In the post-war period, thanks to the reformist policy of the authorities and the stubborn struggle of the workers, it was possible to create a developed system of social security, the so-called. welfare state model. The Norwegian Social Democrats were the first in the 1960s. began to introduce democracy in the workplace. In the context of a split in the ruling circles after the victory of a broad extra-parliamentary movement in the referendums of 1972 and 1994, the country was twice forced to refuse to join the EU, although it fully participates in economic integration with the central integration zone.
Science and culture in Norway
According to searchforpublicschools, the modern system of education begins with preschool institutions for children aged 5-6. Compulsory primary education is 9 years. Secondary general educational institutions are 4-5-year gymnasiums. Education in the gymnasium ends with the delivery of the so-called. student exams, which give the right to enter the university. There are four universities in the system of higher education: in Oslo (founded in 1811), Bergen (in 1948), Trondheim (in 1968), and Tromsø (in 1972). In the 2002/03 academic year, 35,000 students studied at all universities.
St. 300 research institutes, 300 laboratories of industrial and commercial firms and approx. 40 scientific societies; St. 150 research institutes specialized in the field of natural sciences. The country has achieved high efficiency in the field of R&D, more than half of the annual increase in its industrial output is achieved through innovation. Organizational research institutions are divided into state (about 1/3), university (about 2/3) and independent (less than 10%). The universities in Oslo and Trondheim have the most developed research base.
The scientific policy of the state and the financing of R&D are developed by the State Committee for Science and Technology with the help of the Advisory Council for Scientific Research (founded in 1965), approved by the Storting. Along with budget appropriations (60%), various public and private funds (the F. Nansen Foundation, A. Yare, and others) are widely used in R&D financing.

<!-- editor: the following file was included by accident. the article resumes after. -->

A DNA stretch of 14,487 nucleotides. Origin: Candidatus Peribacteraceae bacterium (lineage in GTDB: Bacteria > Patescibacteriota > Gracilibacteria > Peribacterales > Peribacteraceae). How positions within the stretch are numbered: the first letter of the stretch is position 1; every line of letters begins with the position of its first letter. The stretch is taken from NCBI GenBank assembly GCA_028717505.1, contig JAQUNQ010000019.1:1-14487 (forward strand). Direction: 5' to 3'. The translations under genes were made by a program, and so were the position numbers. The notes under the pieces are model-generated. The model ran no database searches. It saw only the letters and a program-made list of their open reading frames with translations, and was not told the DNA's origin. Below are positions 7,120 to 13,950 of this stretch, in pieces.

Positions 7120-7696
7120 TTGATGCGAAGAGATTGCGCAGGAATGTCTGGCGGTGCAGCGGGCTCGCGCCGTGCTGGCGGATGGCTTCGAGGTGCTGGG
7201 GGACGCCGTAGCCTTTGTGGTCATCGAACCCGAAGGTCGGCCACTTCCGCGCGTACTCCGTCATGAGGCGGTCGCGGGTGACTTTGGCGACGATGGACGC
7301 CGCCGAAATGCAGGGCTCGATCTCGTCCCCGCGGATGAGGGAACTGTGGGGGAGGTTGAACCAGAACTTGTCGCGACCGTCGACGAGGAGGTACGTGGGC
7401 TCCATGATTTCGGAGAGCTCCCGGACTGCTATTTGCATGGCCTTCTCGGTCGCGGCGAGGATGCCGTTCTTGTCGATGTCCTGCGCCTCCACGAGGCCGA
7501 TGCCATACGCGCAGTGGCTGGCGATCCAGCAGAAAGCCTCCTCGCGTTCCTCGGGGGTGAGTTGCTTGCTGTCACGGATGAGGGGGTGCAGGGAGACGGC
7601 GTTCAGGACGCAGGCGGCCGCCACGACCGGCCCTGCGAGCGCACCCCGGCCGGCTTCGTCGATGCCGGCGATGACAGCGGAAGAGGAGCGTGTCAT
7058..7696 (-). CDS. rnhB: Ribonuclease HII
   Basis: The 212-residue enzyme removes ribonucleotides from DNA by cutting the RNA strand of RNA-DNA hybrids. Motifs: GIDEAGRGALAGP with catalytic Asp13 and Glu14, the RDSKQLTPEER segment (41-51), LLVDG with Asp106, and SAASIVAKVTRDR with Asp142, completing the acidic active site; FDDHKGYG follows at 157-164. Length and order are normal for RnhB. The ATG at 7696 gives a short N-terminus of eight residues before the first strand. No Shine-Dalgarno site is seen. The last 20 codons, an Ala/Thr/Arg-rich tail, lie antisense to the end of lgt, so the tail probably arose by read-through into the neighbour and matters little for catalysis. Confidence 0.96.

Norway has become famous in the world for the outstanding achievements of its culture. L. Holdberg (1684-1754) is considered the father of Norwegian literature, although the modern period begins with the works of H. Vigelan (1808-45). The works of writers B. Björnson (1832-1910), G. Ibsen (1828-1906), K. Hamsun (1859-1952), S. Unset (1882-1949) are already at the beginning. 20th century were known outside their homeland and continue to be published in foreign languages today. There are Norwegian names among the brilliant artists (E. Munch), singers (K. Flagstad), musicians (E. Grieg) of the world level.
The policy in the field of culture is aimed at making cultural values accessible to all residents and, in conditions of close mutual exchange with other peoples, to preserve their national flavor. Special support is given to literature, ca. 1/3 of books are published with state support. All libraries are free (network 1.5 thousand), meet high standards. The State Touring Theater and the State Mobile Art Gallery also serve the purposes of disseminating cultural achievements. The leading role in the field of popularization is played by the state-owned Norwegian Radio and Television. The state subsidizes creative unions, exhibitions, museums, festivals (Bergen Festival). The role of the state in the construction and maintenance of cultural, entertainment and museum premises is important.